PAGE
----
I Can’t Eat Exposure

I don’t know why this is but there is this persistent assumption that artists of all stripes are happily willing to provide their artistic services for close to nothing, for exposure or just flat out free. So I’m not sure if people are aware of this but artists don’t have special abilities that allow us to make art supplies, food, housing and clothing magically appear. We have to obtain them through the same means that everyone else does; by acquiring money. Now I’m not going to sit here and go into a long spiel about the abuses many artists encounter while trying to make a living from their craft, all I really want to say is if you wouldn’t expect a painter to paint your house for free then please don’t expect an artist to paint the family dog for free or a designer to design your family reunion t-shirts for free. Artistry is a service. It may not be on par with caregivers, lawn maintenance or auto repair but it’s still a service and a quietly but often overlooked or taken for granted valuable service. 

I’ve lost count of how many times someone has asked me if I could draw or design something for them only to have the conversation end once I mention that I charge. 

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37 thoughts on “I Can’t Eat Exposure

        1. That’s fine. You’re not the first person to think that. Actually I like the ambiguity of just going by my first initial. It’s interesting to see what people think when you’re name doesn’t clearly determine your sex/gender. 😊

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  1. I’m a writer. You would not believe the number of rich corporation who want you to write for them free. You give us content, we make lots of money selling advertising because of our great content. What does the write get? People read your work and you get a byline. I am way over being excited by seeing my name in print or on a well-known website. Pay me! Same with contests. But not to many writing contests retain the rights of enterants. The winners yes. That is plain wrong.

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    1. If I recall correctly, I read somewhere that sites like Huffington Post don’t pay their writers. I could be wrong but if that is indeed true it’s an unbelievable sham, it infuriates me as a creator and for my fellow creators.

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  2. Truth spoken! Artists need to charge a fairwage. People don’t seem to have a problem asking for a 50% discount on art but would they ask their plumber or even their new lawn guy for the same break?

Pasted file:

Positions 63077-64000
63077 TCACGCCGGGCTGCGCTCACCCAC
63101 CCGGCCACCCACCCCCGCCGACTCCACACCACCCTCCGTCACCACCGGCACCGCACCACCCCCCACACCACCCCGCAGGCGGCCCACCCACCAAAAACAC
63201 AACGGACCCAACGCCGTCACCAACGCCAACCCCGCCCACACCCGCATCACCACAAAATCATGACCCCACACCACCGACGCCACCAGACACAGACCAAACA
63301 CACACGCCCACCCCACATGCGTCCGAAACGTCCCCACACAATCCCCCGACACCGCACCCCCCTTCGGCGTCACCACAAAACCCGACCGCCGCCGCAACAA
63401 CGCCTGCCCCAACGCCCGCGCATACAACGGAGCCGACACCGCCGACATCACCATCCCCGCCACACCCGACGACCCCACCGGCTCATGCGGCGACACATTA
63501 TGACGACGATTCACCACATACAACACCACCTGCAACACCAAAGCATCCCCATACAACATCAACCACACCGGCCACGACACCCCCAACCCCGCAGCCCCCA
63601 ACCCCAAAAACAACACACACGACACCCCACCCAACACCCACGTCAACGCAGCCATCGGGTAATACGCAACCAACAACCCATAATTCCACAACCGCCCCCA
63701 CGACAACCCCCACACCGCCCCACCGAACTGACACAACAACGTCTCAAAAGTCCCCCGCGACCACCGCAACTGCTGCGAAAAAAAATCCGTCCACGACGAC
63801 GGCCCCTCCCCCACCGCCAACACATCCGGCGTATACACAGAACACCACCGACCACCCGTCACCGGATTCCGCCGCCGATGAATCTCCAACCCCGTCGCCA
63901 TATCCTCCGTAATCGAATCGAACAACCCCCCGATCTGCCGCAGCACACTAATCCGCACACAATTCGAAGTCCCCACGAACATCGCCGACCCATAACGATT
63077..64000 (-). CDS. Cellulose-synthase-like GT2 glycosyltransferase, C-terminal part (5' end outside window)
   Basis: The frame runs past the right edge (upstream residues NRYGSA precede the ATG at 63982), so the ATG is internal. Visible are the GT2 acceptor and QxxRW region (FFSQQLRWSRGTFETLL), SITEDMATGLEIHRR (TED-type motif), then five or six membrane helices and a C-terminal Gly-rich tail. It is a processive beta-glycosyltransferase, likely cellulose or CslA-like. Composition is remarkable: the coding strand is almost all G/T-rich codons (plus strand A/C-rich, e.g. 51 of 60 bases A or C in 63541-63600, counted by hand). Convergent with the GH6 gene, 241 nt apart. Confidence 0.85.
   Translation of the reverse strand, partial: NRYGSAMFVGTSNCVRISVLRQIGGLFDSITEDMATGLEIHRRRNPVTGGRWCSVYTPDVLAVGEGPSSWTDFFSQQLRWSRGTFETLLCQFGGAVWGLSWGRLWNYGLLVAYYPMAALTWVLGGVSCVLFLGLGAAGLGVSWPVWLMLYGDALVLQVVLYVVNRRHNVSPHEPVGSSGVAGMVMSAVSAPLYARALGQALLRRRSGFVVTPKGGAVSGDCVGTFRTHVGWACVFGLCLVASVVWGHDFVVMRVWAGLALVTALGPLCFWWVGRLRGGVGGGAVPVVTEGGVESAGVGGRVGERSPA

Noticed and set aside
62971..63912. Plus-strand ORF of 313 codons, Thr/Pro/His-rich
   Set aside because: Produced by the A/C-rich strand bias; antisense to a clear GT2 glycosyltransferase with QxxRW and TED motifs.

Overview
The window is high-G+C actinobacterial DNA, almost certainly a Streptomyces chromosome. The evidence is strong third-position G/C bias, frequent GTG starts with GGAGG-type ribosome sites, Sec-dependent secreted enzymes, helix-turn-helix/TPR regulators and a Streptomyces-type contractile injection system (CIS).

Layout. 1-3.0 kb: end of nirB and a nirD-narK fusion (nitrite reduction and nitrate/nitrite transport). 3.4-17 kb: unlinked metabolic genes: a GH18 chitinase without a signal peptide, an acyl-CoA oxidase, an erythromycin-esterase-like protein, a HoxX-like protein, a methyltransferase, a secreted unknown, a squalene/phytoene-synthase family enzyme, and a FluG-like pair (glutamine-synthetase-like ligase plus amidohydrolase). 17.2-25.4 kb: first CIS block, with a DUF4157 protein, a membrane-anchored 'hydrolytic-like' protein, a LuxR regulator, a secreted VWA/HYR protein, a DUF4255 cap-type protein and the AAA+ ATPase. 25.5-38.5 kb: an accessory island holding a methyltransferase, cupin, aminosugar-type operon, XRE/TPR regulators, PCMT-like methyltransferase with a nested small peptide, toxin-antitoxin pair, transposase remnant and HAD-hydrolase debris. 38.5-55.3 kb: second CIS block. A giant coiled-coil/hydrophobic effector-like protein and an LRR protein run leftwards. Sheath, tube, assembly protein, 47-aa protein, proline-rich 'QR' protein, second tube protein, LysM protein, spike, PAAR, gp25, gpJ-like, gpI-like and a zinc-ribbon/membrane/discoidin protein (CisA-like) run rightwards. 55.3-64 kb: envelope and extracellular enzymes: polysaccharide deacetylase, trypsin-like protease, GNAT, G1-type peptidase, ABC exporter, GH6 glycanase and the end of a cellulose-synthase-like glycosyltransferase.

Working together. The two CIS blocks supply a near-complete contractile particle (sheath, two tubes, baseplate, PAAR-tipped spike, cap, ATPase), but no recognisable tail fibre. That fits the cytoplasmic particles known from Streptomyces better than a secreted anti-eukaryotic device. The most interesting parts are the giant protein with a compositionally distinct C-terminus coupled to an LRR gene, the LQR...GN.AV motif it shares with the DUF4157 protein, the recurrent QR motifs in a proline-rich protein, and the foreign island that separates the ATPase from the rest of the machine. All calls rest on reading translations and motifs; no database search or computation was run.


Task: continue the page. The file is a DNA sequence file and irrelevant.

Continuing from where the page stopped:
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  3. This is so accurate it’s scary! I’m an art student who also studies architecture, photography and graphic design. This happens all the time! Everyone wants stuff for free but they don’t realize it takes work and energy from us.

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      1. Only if they win. That’s the problem–people create original work without getting compensated. There’s actually a company that posts jobs online as ‘contests’ and contractually retains all rights to every entry posted. The winner gets paid, and everyone else gets squat.

        Anyway, sorry. This got a bit off of the topic of your blog post but it seems like every day I come across some new way artists are exploited, and I want to cry sometimes…. πŸ™‚

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        1. Wow! I didn’t know that they can retain all rights. I never entered contests or exhibits because I couldn’t justify paying a fee just to apply for something I may or may not win or where my work may or may not be bought. That is so disturbing to hear but I’m glad that you mentioned it.

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          1. The way this company works is artists/designers sign up to enter these contests and by doing so they agree to the company’s terms which includes ownership of rights. The company is a middleman. The company then charges a fee to the people who post the jobs and what these clients get is access to creative talent. They can select someone they like or post their job as a contest. Basically we artists and other creatives are offering our services for nothing but the hope of winning the client’s fee. The middleman company makes money without having to invest in the creative talent they offer to their clients, and, to add insult, during a contest, the client can ask ‘contestants’ for revisions and they rate you whether they select you or not. If you’re a creative freelancer, the depressing race to the bottom never seems to end….